Unaccompanied refugee children: the rights and the wrongs.

Over the past few days, it has been difficult to miss the media coverage of the arrival of 14 of the 387 unaccompanied refugee children living in the Calais jungle and identified as having a legal right to join family members in the UK. Amidst expressions of welcome and empathy, there has been an undertow of less sympathetic responses, with many commentators questioning the ages of the young people shown in photographs, with calls among more hysterical quarters for mandatory dental checks, and even for the sacking of a Match of the Day presenter.

As has been pointed out elsewhere, many of those critical of the decision to allow a minibus full of young people into the UK on the basis that they are ‘clearly’ older than they claim to be be appear to have forgotten that they, like this writer,will  have been served in British pubs from the age of 14 or 15.

We wish these young men and women the happiness they deserve following a lifetime of unrest, displacement and trauma.

It is interesting, however, to see how the attitude of suspicion and disbelief towards asylum seeking young people permeates British society, frequently to their detriment, depriving them of their basic legal rights.

‘Jamal’ is one such person. At the time he was referred to ASIRT for support, he had living in a local authority placement for just over two months, Yet he had been provided with so little information by his social workers- of which he had, to date, had four- that he was unable even to tell us his address. All he knew was that he had been sent to live in a house with some other young people, he got fed three times a day, and he got given a bus pass every week.

Jamal told us that he had been living in the ‘Jungle’ for some months prior to his arrival in the UK, and that he was from Afghanistan and was fifteen years old. He was not in school, and had been given no help to find legal representation. He had also been told that his present social worker, along with the Home Office, had ‘decided’ that he was 16 years of age, rather than the 15 he professed himself to be. He had spent the past two months in limbo, receiving no form of education, not progressing his asylum claim, and effectively, it seems, simply being ‘warehoused’ by the Local Authority until it was ‘decided’ that he was 18, and thus no longer eligible for accommodation and support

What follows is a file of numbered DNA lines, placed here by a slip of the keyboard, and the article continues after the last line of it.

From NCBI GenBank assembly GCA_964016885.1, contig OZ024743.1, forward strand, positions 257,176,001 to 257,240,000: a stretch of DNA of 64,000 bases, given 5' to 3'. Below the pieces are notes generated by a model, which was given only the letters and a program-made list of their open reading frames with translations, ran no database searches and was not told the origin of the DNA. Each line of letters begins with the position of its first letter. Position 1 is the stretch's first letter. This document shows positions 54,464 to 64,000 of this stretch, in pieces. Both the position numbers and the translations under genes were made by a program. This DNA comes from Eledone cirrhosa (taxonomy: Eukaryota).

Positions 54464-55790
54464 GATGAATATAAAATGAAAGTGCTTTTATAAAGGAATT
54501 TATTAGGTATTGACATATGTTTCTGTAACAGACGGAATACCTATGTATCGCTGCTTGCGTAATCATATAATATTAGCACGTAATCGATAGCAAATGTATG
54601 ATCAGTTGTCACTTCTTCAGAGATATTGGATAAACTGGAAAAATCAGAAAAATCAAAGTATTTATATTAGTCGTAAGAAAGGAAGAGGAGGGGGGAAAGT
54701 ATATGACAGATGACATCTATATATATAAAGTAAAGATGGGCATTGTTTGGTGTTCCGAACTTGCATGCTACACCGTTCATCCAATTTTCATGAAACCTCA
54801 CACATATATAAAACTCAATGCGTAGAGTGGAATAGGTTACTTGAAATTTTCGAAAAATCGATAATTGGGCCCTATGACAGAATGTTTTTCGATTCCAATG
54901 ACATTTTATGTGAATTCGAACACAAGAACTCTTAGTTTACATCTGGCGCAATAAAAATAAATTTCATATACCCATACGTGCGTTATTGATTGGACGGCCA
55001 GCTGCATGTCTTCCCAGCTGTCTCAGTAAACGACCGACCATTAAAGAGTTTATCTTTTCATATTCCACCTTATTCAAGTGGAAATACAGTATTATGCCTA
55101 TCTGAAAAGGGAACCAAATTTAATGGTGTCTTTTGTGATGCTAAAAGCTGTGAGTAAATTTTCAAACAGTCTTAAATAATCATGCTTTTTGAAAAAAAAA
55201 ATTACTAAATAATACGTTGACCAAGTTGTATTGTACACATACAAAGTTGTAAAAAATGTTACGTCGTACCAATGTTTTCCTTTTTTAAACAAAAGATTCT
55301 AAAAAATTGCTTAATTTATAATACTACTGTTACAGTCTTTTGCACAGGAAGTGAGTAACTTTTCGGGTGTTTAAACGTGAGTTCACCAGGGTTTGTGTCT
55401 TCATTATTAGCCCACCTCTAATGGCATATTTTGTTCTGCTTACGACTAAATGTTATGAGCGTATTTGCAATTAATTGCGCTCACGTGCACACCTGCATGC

The entire approach adopted here by the Local Authority appeared entirely unlawful. Statutory guidance around age disputes suggests that an unaccompanied asylum seeking child’s age should be disputed, and an age assessment carried out, only in cases where there are strong grounds to believe that a given young person is over 18. Plainly. given the apparently arbitrary decision to regard Jamal as just 16, no such grounds had been expressed. Moreover, the guidance suggests that young people should be provided with a full explanation of the reason for conducting an age assessment, and supported throughout the process by an unaccompanied adult. Again, no such procedure had been followed.

On Jamal’s instruction, ASIRT wrote to the local authority challenging its conduct of his case to date, demanding within ten working days an explanation of the reason for its decision to dispute his age, the failure to follow policy and age disputes, and the failure to provide him with a care plan, outlining his assessed needs and the local authority’s responsibilities to meet them, or with copies of any assessments carried out to date.

We duly received a response, confirming that Jamal had been ‘reassessed’ and was now regarded as the 15 years of age he had always claimed himself to be, had been moved from the shared accommodation at the unknown address previously provided to him and into a foster care placement (where, he tells is, he is ‘too much happy’), and that steps were being taken to identify a school place for him. An appointment had also been arranged for him to see a solicitor about his asylum claim..

He is, in other words, now able to establish a life for himself in the UK, and to prepare himself, with appropriate support, for the challenges he will experience as he attempts to navigate the UK’s asylum system.

We know that Jamal’s circumstances are far from unique, and that many other young men and women in his situation are being denied basic information about their legal rights by statutory services.

We are determined to help challenge these injustices.

 

 

 

 

 

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